What causes this Disney film’s message to resonate is that even in the midst of what seems to be certain doom in the world and in the film, something can be done. Not all is lost. The lead character Casey Newton (Britt Robertson) believes that, the determined champion of Tomorrowland named Athena (Raffey Cassidy) believes that and all “Tomorrowland” asks is that you believe too. Believe and then act.
What could possibly better describe a future about today than a call-to-action to do something about the future today? To do something now. To dream and work towards a better future…a better future for all. Not just for those those who were able to survive the apocalypse in a barren wasteland like in “Mad Max.”
This is where “Mad Max” and “Tomorrowland” truly separate. The world of “Mad Max: Fury Road” has accepted the apocalypse and is now fighting against the tyranny that has risen from the ashes. People are fighting and surviving in a gas guzzling wasteland after so many people and so much of their world has perished. However, “Tomorrowland” refuses to accept the apocalypse. The option of the apocalypse never exists thus the world continues to exist. What’s more hopeful and inspiring than the dream of saving the world when the world is still worth fighting for? Nothing.
A centerpiece of Faraci’s argument is that, in this case, the modern dystopia of “Fury Road” provides the more hopeful future. However, Dystopia is hopeful only when the world the dystopia takes place in has crumbled. The optimism “Tomorrowland” wants to instill in us is an optimism that will hopefully lead to ideas that won’t let the world crumble at all. Hoping when there is nowhere to go but up is easier than hoping when hope seems unnecessary or childish. The hope in “Tomorrowland” provides a challenge. A challenge so many seem unable to embrace or accept.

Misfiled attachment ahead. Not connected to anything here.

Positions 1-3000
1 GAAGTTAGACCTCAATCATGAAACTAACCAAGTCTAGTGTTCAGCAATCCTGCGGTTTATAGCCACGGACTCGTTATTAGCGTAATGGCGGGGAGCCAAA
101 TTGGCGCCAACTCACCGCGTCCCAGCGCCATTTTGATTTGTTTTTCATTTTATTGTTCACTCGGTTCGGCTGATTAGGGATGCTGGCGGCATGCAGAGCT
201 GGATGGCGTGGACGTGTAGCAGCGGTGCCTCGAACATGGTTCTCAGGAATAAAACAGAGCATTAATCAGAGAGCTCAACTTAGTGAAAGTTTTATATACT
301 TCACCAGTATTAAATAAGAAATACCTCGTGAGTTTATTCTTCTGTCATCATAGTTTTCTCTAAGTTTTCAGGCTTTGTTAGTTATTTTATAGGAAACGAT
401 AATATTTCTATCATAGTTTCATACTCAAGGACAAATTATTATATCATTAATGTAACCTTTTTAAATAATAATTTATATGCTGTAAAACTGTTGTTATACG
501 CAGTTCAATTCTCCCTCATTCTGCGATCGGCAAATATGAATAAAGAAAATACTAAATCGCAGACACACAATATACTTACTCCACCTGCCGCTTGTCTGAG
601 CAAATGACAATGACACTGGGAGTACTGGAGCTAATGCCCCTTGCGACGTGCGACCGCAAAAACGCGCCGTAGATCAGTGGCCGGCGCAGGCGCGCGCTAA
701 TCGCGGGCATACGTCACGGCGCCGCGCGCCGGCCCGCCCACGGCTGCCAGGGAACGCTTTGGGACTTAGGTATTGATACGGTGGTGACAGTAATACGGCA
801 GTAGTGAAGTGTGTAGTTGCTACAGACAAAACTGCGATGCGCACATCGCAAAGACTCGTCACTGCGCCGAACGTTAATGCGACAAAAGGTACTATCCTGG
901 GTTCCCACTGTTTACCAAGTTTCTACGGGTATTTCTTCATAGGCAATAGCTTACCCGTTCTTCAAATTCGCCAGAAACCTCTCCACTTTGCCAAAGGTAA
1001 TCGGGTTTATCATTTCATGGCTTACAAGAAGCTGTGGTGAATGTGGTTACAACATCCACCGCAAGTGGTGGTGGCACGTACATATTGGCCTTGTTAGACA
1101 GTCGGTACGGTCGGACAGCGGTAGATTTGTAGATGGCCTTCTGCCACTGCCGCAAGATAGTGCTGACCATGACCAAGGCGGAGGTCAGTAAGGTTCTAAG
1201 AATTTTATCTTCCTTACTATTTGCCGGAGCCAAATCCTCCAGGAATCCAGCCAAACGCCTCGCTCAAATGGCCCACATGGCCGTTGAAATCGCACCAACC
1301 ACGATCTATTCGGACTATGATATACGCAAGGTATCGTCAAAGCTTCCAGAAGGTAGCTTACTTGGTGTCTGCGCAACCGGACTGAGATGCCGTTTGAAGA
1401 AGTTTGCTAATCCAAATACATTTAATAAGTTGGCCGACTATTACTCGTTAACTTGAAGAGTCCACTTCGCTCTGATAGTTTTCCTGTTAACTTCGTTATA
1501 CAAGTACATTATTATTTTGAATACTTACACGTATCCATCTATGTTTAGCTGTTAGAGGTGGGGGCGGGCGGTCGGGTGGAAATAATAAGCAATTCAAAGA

Faraci is correct in that “Mad Max: Fury Road” is a story about survival. Survival after the fact. The fight by Furiosa and Max to topple Immortan Joe and his reign over the people of the wasteland is admirable, unique and inspiring. The emotional effect this story of female empowerment and courage cannot and should not be ignored. In fact, a story like “Mad Max: Fury Road” should be celebrated for its attack on antiquated gender roles and its depiction of a female heroine.
That being said, Faraci is incorrect that the place “Tomorrowland” as a film wishes to create is a “paternal control state, one where everything is provided and the problems are gone.” The whole reason the world in “Tomorrowland” needs saving is because that original “paternal control state” and technological utopia has failed. The land that calls itself Tomorrowland needs saving and free ideas as much as the world does.
General Nix’s vision of Tomorrowland as a place is as antiquated as the gender roles “Fury Road” seeks to destroy. The new Tomorrowland doesn’t have to follow the rules and norms of everyday society because hopefully the new architects of Tomorrowland will erase any need for those societal divisions we encounter today. New ideas create new ways of thinking. Hopefully, those new ways of thinking finally allow the wonders of Tomorrowland to open up to the world as the creators first intended.
The Faraci’s of the world can have their dystopian films that say “Yeah, it’s tough…but you can get through this.”
As for me, I’d like to avoid the “tough.” As Faraci says himself, the futurism of the past was a “future of avoidance.”
Much like the commies and Nazis of the past, let’s beat the threats of today in climate change and the apocalypse.
Let’s dream of a future…together.
“Tomorrowland” and “Mad Max: Fury Road” are now playing in theaters all across the Austin area. Complete theater listings and showtimes can be found here.